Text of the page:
Foto aufgenommen in:FloreshtyJahr:1928Ländername:RomaniaName des Landes heute:Moldova
These are my parents Beila Uchitel and Elih Podriadchik. This photo was taken in Floreshty in 1928 on the second day of the wedding. When looking at this photo my mother always worried that she didn't have her veil on her properly - it was pulled too low on her forehead.
My mama Beila Trostianetskaya was born in Rezina in 1907. She was the second daughter in the second marriage of my grandfather. Mama was just 12 years old, when my grandfather died, and her 'feter' [uncle in Yiddish], he must have been my grandfather's brother, took her to his home in Floreshty. 'Feter' taught her his tailor's business. He said: 'she will work for me, and I will save for her dowry'. She was a poor relative, and she had to fetch water to their house for the period from 13 to 20 years of age. She was booming with health, a very pretty girl. Boys were gazing at her and bothering her. Once one of them asked her: 'Girl, how many buckets of water does one have to fetch to become a dressmaker?' Mama looked at him and replied: 'As many as one is destined to fetch'. Another rascal intending to make a joke and said even a worse thing: 'I'd rather lie with you than with typhus'. Mama felt very hurt, but she held back her tears and replied: 'No, I'd rather have typhus'. Mama's first love was in Rezina. His name was Ehil Spivak. He returned her feelings, but Ehil was the only son in a wealthy family. He was spoiled, and besides, his parents did not appreciate his connection to mama.
My mama met my father Elih Podriadchik in Floreshty at the age of 20. He liked her at once, so pretty she was. They began to see each other. From what my mama told me, they walked to dancing in the neighboring village of Markuleshty, 3 km from Floreshty. Mama loved dancing and long walks didn't bother her at all. When papa proposed to her, she only had 17,000 lei of dowry while the standard amount of the dowry was 20 thousand. Papa said: 'I will add the remaining amount so that people cannot say anything about you having less than a girl is expected to have'. They got married in 1929. My older sister Sheiva was born in 1930. Mama told me that when she visited Rezina a year later, she bumped into Ehil. There was so much pain in his eyes as he looked at her: 'I'd rather Keila had this baby'. My mother's sister Keila didn't have children as yet. Mama loved him her whole life. She didn't love papa.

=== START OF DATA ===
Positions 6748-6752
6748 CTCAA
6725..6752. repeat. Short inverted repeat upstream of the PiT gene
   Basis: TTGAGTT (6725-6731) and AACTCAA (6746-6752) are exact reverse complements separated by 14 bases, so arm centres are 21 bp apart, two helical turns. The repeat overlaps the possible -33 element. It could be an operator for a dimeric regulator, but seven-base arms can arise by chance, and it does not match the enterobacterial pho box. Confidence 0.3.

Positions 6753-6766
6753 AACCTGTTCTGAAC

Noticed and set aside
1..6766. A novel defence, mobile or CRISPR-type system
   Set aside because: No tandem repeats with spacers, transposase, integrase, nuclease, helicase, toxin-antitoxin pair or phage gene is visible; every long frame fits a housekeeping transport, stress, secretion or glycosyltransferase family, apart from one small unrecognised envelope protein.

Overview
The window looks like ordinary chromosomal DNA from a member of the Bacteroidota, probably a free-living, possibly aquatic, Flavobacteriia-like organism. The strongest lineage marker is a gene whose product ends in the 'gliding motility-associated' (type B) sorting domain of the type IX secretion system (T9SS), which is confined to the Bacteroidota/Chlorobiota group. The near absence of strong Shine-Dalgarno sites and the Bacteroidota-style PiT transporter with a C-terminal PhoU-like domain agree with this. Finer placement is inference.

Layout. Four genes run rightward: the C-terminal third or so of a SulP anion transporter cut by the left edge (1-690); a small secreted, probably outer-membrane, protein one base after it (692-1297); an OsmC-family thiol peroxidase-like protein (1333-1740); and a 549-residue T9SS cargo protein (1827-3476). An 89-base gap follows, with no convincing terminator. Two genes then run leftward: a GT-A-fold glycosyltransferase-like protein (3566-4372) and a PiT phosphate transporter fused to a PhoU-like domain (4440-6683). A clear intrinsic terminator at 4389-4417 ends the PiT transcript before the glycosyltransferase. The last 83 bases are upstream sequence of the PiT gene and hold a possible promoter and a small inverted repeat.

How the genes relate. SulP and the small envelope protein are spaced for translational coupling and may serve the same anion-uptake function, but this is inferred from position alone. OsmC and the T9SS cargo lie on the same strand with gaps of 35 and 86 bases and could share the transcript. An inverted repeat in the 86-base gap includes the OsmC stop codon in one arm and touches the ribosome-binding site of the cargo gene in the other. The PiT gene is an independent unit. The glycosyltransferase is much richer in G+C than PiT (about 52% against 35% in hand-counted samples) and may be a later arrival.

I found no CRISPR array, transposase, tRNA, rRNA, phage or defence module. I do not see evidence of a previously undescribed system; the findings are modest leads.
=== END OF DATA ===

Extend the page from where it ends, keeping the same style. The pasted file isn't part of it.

Papa rented his shop facility from Petru Turcan, the owner of an inn in Floreshty. We had two rooms: papa-s shop was in one room - he had 5 or 6 young employees and his clients visited him in his room. Papa made men's clothes. His employees were young Jewish men and women. We spoke Yiddish at home and Moldavian - with our neighbors. There were sewing machines and big coal-heated irons. There was also a stove in this room. We had a portable steel stove on four legs where mama must have cooked our food. There was a rid on top where mama roasted eggplants and paprika. Mama also baked chicken liver on live coals. The Jewish rules require having blood removed from meat, and mama baked it on oiled paper. We surely followed kashrut. There was another big room, our bedroom. On Sabbath papa's room turned into a fancy room. The sewing machines were covered with white cloth. Mama covered the table with a white fancy tablecloth. On Sabbath and Jewish holidays we celebrated in this room. Papa went to the synagogue on Sabbath. When he returned home, we had dinner sitting at the festively served table.